Why It Matters

Due to small-scale production and poor infrastructure, western countries have moved away from the Caribbean and Latin America.  These countries also have economies based on the colonial constructs of sugar, cocoa, bananas, and so forth.


Economic sustainability during the previous decades was maintained via quota agreements between parent nations and former colonial and current commonwealth nations.  New agreements forced many of these agreements to be broken and, in the process, crushed many economies resulting in a shift to service and tourism-based economies.  This issue facilitated a spike in crime and drug involvement.

While the region is home to 8% of the world’s population, it accounts for an outstanding 30% of the globe’s violent crime.  In 2007, the UN stated that the geographic location of the Caribbean makes it particularly vulnerable to crime, as it lies between the world’s largest suppliers and consumers of cocaine.

Widespread social decay has ensued.  But the region still possesses many highly educated and skilled individuals.  If the conditions are right, they could help facilitate impressive growth.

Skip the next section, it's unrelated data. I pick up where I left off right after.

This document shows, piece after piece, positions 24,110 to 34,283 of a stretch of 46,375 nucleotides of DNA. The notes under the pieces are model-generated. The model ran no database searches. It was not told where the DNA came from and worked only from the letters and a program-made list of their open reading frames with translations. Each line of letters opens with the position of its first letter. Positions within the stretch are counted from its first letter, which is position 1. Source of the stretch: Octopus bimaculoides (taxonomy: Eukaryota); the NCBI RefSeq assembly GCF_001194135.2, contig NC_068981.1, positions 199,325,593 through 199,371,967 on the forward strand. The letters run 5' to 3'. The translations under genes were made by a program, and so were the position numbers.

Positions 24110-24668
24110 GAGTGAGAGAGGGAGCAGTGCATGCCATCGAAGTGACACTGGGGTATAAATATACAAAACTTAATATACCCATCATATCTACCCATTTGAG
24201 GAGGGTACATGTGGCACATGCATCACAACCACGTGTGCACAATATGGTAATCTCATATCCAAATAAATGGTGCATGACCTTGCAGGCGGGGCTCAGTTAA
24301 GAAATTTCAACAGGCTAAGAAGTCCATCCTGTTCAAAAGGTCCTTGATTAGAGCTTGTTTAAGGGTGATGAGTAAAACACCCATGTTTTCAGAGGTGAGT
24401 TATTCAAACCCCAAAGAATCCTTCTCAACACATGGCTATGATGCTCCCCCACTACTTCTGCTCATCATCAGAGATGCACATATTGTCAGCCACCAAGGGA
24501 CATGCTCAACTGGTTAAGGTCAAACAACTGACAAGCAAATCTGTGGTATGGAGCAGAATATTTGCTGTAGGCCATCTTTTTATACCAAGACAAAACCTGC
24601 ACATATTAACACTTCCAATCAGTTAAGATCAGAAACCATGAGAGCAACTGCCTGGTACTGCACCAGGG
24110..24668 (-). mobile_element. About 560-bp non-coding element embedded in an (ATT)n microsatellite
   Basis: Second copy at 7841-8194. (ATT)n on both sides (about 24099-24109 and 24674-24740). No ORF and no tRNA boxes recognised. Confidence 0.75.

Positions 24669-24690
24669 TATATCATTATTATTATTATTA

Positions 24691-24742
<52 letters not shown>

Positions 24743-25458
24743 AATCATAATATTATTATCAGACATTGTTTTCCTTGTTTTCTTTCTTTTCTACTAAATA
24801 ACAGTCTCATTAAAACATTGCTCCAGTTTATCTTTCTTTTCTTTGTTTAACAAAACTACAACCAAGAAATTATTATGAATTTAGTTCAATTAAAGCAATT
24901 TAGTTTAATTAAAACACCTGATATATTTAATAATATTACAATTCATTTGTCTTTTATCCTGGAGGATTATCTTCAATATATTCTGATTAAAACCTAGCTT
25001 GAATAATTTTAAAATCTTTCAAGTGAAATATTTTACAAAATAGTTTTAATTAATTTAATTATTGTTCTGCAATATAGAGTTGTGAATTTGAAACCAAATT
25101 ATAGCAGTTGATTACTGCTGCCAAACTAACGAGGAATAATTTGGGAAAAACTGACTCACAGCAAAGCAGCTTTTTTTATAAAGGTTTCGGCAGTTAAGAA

Investing in the prosperity and stability of this region is an investment in America’s security, as the Caribbean basin is America’s closest neighbor.

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The resources are available to fix the region’s problems within one generation.  From rainforest and desserts to mountainous areas, volcanic soil and more, the Caribbean basin and Latin America possesses the widest array of nutrient containing plants, fruits and vegetables on the planet.  In short, the region is rich.  With the right approach, that richness can be unlocked.

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  • We rethink the way products are sourced, manufactured and delivered to you.  We always focus on the source and making better products.
  • We employ a sustainable business model.  We foster a positive relationship between people, plants, and the Earth.  We act on the belief that consumer power can be used for good.
  • We value and respect each person and each community, and that means fair wages.  We have uncompromising standards built around traditional harvesting, fair wages and social and ecological responsibility.
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